In the latest chapter of an increasingly strange saga, the Trump administration has continued to insist that Mexico will cover the costs of an enhanced border wall.
The president, speaking at a press conference alongside Finnish Prime Minister Sauli Niinisto, hammered the point he’s made since inauguration.
“One way or the other, Mexico is going to pay for the wall, that’s right,” Trump said. “It may be through reimbursement, but one way or the other, Mexico will pay for the wall.”
The commander-in-chief’s insistence comes only several days after the Mexican government issued a statement reaffirming its position since Trump took office: that it has absolutely no intention of contributing but a single peso to the wall’s construction.
Politico.com also relayed another of the president’s grievances about Mexico’s stance on NAFTA renegotiations.
The wall – always a priority for Trump – has become a larger-than-life symbol of the administration, with the president using its construction to threaten Congress.
Last week, President Trump demanded that money for the border wall be included in the federal budget for the next fiscal year. The initiative is, not surprisingly, unsupported by almost every Democratic member of Congress, as well as many Republicans.
Rather than accepting the impracticality of his proposal, Trump instead threatened to shut down the government unless funds are appropriated for his pet project.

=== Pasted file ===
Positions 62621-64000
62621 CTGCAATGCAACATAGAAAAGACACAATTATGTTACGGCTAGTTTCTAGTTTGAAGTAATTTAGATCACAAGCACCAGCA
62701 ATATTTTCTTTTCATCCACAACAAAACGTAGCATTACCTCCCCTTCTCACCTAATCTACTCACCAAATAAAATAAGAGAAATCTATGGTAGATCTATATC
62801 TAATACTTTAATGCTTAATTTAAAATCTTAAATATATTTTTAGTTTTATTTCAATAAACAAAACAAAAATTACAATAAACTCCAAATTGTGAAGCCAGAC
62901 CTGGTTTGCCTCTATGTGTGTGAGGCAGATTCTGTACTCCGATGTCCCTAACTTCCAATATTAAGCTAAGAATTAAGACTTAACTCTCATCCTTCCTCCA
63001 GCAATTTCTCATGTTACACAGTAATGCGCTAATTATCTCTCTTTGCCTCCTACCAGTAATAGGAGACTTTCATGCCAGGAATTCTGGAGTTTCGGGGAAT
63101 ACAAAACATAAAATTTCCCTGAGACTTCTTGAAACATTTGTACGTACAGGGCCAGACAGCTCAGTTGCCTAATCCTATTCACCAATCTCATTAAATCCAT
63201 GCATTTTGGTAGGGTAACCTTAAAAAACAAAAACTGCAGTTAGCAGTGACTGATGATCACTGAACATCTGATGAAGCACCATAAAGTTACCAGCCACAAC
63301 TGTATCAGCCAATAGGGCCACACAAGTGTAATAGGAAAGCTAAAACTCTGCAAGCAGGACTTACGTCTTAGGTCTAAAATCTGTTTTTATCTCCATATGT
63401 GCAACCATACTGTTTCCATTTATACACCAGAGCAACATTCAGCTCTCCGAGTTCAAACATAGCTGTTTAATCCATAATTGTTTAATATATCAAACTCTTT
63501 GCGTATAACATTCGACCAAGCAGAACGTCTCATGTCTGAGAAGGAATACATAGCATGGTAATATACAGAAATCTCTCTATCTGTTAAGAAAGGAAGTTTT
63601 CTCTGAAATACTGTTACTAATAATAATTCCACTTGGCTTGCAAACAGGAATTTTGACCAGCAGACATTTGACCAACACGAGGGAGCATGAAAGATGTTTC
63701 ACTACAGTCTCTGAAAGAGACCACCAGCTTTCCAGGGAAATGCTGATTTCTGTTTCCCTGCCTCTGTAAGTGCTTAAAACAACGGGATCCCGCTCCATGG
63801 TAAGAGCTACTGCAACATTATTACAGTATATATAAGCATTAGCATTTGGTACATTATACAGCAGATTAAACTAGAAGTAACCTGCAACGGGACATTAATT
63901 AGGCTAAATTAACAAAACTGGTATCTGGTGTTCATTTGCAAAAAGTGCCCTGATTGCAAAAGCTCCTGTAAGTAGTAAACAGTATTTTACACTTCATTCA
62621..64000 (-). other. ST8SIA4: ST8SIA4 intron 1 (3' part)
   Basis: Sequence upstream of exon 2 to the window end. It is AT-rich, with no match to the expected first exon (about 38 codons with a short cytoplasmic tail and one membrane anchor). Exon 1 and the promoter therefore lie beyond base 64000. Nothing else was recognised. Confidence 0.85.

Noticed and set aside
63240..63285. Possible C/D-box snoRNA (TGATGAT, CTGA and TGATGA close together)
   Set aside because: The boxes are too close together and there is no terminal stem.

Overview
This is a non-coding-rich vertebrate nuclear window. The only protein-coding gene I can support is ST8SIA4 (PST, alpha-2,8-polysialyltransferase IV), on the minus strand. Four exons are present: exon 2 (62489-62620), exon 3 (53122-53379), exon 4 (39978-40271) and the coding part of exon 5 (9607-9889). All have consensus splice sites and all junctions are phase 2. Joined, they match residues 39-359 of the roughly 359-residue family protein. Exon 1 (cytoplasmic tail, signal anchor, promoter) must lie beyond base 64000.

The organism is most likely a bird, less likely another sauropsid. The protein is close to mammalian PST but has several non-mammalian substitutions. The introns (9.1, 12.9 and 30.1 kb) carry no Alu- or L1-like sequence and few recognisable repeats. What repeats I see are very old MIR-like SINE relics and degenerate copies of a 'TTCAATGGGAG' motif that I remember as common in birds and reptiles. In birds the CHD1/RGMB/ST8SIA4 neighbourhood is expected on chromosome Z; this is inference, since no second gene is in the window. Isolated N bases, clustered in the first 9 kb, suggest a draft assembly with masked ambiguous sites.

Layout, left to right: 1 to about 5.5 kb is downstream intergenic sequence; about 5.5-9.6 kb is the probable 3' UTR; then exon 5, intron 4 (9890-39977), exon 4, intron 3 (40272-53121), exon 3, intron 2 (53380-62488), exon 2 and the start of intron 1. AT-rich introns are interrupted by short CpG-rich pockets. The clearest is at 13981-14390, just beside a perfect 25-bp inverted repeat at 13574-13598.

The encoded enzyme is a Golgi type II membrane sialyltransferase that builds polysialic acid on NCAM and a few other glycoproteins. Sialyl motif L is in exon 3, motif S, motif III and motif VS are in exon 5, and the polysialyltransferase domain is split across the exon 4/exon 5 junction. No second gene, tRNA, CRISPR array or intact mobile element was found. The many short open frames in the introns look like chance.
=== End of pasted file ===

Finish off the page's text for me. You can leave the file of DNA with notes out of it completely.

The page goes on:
A package proposed by the House several months ago did include a token sum for the border wall’s construction, in the order of $2 or $3 million. That amount was intended to serve as something akin to a down payment.
Experts estimate the renovation and replacement of the current set of obstacles and barriers between the United States and Mexico could cost up to $20 billion.
The president’s pressure on Congress seems to show that he’s accepted Mexico will not pay for the wall any time in the near future.
A statement issued by Mexico’s Foreign Ministry over the weekend said it would not contribute to the border wall’s funding “under any circumstances.”
“As the Mexican government has always stated, our country will not pay, under any circumstances, for a wall or physical barrier built on US territory along the Mexican border,” read the statement. “This statement is not part of a Mexican negotiating strategy, but rather a principle of national sovereignty and dignity.”
The lengthy statement concluded with an expression of solidarity with the victims of Hurricane Harvey in Texas. Offering to aid or support rescue and recovery efforts in any way possible, the Mexican government said it was more than willing to cooperate with the United States, just as “good neighbors should always do in trying times.”